HomeInsightsHigh Court finds UK registered designs for various items of furniture infringed by furniture products sold by the defendant

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ASR Interiors Ltd issue proceedings against AWS Trading Ltd, a furniture wholesaler, for infringement of three of ASR’s UK registered designs relating to furniture items.

AWS’s defence was that the product alleged to infringe pre-dated the relevant registration relied upon. Therefore, the products complained of either did not infringe ASR’s registrations or they invalidated them.

ASR disputed this, alleging that AWS had falsified its evidence to make it appear that the allegedly infringing products had in fact been made available before the relevant registration dates of ASR’s designs.


The first issue was whether AWS’s sideboard product, shown below on the right, which was registered on 26 December 2018, produced a different overall impression to ASR’s registered design shown on the left.

Recorder Douglas Campbell QC agreed with AWS’s argument that there were some differences between AWS’s product and ASR’s design:

  1. the mitre corners on the doors and drawers were different;
  2. AWS’s product has a plain mirrored diamond top while ASR’s design had a crushed diamond top;
  3. The handles/knobs on the doors of AWS’s product were in a different place; and
  4. The amount of left or right overhang on the top board was different.

However, Recorder Campbell said, the overall impression produced on informed users was still the same, e.g., the arrangement of doors at each end, the three drawers in the middle, and the appearance of each such feature, having a distinct border around the perimeter and a crushed diamond finish within such border.

The next question was whether AWS’s product had been made available to the public by means of a sale to Express Living & Beds Ltd around 7 December 2018. Recorder Campbell found that, at most, ten sideboards of some description were imported from China, possibly for onward sale, but this was inconsistent with the customs clearance and delivery invoice put in evidence. Overall, on the basis of the “confusing” evidence, Recorder Campbell found that AWS’s product was not made available to the public before the priority date of ASR’s design registration.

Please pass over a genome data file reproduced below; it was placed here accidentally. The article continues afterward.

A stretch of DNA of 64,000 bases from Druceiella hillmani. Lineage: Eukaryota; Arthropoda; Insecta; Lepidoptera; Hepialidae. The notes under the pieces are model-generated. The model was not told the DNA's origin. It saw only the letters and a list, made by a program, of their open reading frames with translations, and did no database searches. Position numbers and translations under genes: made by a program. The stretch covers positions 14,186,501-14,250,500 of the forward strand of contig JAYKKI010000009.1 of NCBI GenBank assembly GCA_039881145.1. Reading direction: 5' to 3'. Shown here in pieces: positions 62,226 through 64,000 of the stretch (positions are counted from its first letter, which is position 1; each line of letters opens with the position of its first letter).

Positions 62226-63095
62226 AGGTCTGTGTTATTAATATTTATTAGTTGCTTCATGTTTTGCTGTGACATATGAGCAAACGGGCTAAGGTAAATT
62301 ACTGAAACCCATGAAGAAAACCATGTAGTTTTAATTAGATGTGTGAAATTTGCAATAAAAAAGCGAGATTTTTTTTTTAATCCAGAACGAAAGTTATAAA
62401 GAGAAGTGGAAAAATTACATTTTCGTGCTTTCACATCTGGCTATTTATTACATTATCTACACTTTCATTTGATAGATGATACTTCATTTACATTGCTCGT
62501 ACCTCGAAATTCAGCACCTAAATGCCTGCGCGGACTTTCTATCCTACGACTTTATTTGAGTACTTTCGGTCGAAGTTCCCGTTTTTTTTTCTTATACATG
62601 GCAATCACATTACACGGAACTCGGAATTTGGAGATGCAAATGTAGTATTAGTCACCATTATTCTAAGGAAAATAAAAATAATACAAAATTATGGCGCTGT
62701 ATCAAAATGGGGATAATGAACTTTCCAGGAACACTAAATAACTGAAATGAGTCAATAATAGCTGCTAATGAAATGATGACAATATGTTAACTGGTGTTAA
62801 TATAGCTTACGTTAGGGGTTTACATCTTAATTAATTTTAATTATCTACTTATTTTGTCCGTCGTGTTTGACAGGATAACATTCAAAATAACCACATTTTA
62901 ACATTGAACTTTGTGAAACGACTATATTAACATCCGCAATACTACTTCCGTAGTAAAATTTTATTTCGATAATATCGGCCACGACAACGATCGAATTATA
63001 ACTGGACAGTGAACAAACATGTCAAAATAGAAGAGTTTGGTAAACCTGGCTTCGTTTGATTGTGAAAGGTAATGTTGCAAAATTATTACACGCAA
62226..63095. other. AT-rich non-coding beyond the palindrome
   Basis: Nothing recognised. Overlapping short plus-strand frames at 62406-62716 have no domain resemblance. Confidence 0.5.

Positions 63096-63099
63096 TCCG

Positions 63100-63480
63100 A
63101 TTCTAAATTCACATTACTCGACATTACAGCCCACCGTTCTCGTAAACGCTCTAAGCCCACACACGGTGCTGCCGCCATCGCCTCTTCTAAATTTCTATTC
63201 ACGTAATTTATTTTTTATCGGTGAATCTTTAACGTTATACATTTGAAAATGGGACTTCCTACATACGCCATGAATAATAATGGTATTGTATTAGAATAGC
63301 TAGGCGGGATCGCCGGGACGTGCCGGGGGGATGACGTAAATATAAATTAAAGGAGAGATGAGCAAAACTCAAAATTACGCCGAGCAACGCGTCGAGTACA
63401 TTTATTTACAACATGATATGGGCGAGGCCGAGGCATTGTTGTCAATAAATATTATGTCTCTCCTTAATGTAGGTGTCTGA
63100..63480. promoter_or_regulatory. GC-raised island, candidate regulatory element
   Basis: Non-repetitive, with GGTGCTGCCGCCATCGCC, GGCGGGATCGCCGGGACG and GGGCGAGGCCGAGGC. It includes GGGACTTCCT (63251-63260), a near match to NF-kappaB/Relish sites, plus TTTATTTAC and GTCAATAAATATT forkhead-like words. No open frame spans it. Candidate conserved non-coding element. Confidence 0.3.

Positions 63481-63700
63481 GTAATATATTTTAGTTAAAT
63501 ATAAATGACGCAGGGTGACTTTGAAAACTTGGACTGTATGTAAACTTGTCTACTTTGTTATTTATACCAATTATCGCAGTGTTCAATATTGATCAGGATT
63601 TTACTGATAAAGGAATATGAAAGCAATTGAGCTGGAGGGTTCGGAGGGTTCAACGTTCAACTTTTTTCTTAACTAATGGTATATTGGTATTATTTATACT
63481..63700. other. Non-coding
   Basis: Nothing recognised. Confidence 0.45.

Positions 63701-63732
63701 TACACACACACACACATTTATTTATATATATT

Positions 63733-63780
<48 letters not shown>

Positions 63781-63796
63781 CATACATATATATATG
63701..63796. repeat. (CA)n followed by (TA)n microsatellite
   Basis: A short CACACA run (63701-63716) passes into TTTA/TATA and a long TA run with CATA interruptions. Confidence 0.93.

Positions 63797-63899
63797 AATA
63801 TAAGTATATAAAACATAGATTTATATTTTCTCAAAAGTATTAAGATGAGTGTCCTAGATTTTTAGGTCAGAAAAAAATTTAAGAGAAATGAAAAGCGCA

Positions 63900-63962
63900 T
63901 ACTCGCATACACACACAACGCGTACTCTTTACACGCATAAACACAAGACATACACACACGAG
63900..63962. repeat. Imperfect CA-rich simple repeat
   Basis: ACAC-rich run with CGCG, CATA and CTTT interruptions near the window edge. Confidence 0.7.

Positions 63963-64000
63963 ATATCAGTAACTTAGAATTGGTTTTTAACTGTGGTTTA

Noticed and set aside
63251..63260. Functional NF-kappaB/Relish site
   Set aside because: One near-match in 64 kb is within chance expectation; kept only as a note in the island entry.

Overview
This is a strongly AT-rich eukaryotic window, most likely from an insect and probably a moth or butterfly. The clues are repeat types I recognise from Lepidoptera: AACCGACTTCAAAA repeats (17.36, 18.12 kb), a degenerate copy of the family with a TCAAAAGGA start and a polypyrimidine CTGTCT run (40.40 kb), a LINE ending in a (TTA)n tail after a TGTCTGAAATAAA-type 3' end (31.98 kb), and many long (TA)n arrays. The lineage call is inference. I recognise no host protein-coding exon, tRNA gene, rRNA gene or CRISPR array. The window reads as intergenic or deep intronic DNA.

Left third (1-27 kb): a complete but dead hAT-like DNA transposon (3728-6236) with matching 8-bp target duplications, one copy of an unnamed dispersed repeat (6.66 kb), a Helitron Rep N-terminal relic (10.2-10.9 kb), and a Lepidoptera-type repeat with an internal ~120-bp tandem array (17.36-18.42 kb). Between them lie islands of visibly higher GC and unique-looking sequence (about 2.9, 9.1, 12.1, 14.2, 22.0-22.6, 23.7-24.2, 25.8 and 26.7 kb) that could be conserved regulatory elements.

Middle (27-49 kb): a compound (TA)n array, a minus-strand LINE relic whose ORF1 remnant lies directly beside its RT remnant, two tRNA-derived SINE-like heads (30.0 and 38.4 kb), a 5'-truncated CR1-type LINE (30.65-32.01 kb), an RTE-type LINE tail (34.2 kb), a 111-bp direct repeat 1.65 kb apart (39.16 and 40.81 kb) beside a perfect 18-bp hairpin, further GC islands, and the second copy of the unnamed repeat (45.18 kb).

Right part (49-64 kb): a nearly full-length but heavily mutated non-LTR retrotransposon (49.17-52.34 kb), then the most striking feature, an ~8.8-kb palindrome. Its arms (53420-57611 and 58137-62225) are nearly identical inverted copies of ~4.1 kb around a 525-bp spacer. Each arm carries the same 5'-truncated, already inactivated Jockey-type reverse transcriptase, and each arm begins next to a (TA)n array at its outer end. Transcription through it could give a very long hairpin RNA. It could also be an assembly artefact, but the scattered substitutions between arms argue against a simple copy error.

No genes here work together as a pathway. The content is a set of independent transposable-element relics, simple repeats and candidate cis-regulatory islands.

The second issue was whether AWS’s “Roma Wing” product, shown on the right, produced a different overall impression to ASR’s design registration, shown on the left, which was also registered on 26 December 2018:

Again, Recorder Campbell found that the overall impression was the same, rejecting AWS’s argument that they were different because AWS’s wings were larger (irrelevant as ASR’s design was not restricted to any given size), and because the crystals in AWS’s wings were larger (not a difference at all).

As for the date of first disclosure, AWS said that its product was first made available to the public by way of a sale to Discount World in July 2018. Again, however, the documentary evidence was confusing and unsupported by witness evidence. Accordingly, Recorder Campbell found that AWS’s product was not disclosed before the priority date of the design.

The third issue was whether AWS’s “Rose Chair” product, shown below on the right, produced a different overall impression to ASR’s design registration, which was registered on 7 January 2019, shown on the left:

AWS’s witness evidence was that there were differences in the size of the chairs, the fabric, the nap of the fabric, the colours, and the presence of four row buttons [sic] on the back while the registered design had three rows, resulting in a “completely different appearance to the back of the chair”. Recorder Campbell found that the differences were too small to affect the overall impression, which was the same.

AWS also argued that its chair product was made available to the public by way of a sale to Express Living on 7 December 2018. In support, AWS’s director, Nigel Yates, gave evidence that he had personally suggested the design of this product. He said that he had started with the Cheshire Chair, which was the same as the Rose Chair but without the lion head knocker on the back, and he had requested Anji Yuetan Household Co Ltd, Zhejiang Province, China in early 2018 to manufacture chairs like the Cheshire Chair but with the lion head knocker.

However, an email from Anji dated 10 March 2021 showed that Mr Yates’ evidence was false. The email stated that first contact with Anji was closer to March 2021 than early 2018, and that the chair had been developed “by our team”, rather than as suggested by Mr Yates. It also attached various design drawings relating to the Rose Chair, which were dated July 2017. An odd feature of these drawings was, Recorder Campbell said, that the lion’s head was much clearer than the depiction of the rest of the chair. He agreed with ASR’s submission that it looked like it had been added to the drawing later.

Overall, the documentation was again confusing and unclear, leading Recorder Campbell to conclude that the Rose Chair was not made available to the public before the priority date of ASR’s registration.

AWS had therefore infringed all three of ASR’s designs and the counterclaim for invalidity failed. (ASR Interiors Ltd v AWS Trading Ltd [2022] EWHC 372 (IPEC) (24 February 2022) — to read the judgment in full, click here).